If you want to teach yourself embedded systems, build up all the circuits from scratch and have a micro controller control your servos/motors, deal with sensor input, etc etc, then a simple micro controller starter kit would be a huge help to you. Arduino and Axon are two excellent suggestions, and I also highly recommend the AVR STK500 (only around 80 dollars and programs all 8 bit AVRs). You won't be able to run Linux on these - instead you will be programming them in C and will run consistently. There are also memory and storage limits to worry about. You won't be doing high level stuff like vision recognition or massive mapping and localization. On the plus side, the basics of even the most advanced robots in the world come down to hundreds if not thousands of micro controllers controlling sub systems of the robot.

Still more, it is possible with the aforementioned micro controllers to connect wirelessly to a PC, allowing you to control the robot with your PC acting as a master brain. This means you program the micro controller in C, and it acts as a slave to the much more powerful computer's demands. You can then program the robot in essentially any language - from C++ to Python to Scheme (I really don't recommend the scheme).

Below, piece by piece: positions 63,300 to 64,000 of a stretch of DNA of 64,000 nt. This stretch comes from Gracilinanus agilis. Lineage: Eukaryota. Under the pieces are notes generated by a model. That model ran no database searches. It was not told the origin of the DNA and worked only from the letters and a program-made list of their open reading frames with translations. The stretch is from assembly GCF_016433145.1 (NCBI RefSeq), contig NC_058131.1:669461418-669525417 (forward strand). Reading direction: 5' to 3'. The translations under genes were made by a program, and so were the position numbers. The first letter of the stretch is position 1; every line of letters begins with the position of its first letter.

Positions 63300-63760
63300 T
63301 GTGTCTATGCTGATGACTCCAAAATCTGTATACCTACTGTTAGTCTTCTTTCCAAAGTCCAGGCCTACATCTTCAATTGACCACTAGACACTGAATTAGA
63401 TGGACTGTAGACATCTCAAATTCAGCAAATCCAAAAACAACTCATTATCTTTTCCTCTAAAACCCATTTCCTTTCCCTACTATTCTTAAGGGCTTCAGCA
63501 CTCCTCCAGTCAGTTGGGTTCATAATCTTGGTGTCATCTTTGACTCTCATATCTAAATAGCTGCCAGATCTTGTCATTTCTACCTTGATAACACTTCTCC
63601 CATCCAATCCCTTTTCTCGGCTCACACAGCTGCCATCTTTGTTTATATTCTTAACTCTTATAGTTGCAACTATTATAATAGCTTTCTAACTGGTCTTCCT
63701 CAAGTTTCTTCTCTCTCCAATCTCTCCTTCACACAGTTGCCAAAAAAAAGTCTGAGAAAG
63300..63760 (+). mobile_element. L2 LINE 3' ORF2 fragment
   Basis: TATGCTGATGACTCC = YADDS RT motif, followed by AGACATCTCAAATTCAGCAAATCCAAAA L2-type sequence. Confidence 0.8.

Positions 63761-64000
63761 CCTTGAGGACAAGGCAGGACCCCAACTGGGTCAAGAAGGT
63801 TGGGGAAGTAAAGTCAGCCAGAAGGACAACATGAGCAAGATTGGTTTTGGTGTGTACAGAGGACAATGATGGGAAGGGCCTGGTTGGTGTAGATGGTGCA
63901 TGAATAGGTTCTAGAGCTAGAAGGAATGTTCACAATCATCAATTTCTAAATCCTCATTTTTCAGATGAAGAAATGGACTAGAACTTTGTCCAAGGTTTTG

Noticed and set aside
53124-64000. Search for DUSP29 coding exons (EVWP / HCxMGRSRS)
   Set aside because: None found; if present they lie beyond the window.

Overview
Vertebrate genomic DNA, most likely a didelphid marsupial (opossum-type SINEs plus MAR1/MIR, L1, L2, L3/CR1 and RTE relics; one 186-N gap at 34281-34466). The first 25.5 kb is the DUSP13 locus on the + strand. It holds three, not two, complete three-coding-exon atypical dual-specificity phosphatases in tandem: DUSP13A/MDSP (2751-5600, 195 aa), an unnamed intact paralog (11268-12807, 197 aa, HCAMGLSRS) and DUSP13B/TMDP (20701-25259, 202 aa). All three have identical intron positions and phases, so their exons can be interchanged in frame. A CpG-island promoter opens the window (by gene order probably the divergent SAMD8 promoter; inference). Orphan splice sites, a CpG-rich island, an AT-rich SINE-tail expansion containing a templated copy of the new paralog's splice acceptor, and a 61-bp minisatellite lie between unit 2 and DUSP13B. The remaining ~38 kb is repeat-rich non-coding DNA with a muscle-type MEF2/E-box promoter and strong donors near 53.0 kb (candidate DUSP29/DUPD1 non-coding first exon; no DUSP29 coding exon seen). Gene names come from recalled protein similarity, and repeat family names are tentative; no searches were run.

If you are willing to spend anywhere from 60 to 300 dollars, you can get a powerful ARM development board or single board computer (x86 or other kinds). These you can install and run Linux on, with boot times ranging from a mere 1.6 seconds if you strip down Linux enough. Of course that gets longer as you add modules to Linux. These boards come small enough for the chassis you are mentioning - and allow you to have more powerful programming languages and software being ran on your robot. If you are looking to build a robot that will begin to enter the realm of computer vision, mapping, and high level of human/computer interaction, then this is the route to go.


In both the micro controller and Linux versions I mentioned, SD cards are a possibility. It is far easier, however, in Linux as it does not tax your system as much to read and write to it.

I hope this answer helps!

Offline PyroTopic starter

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Re: New to robotics; Lots of questions
« Reply #2 on: September 05, 2009, 12:15:30 AM »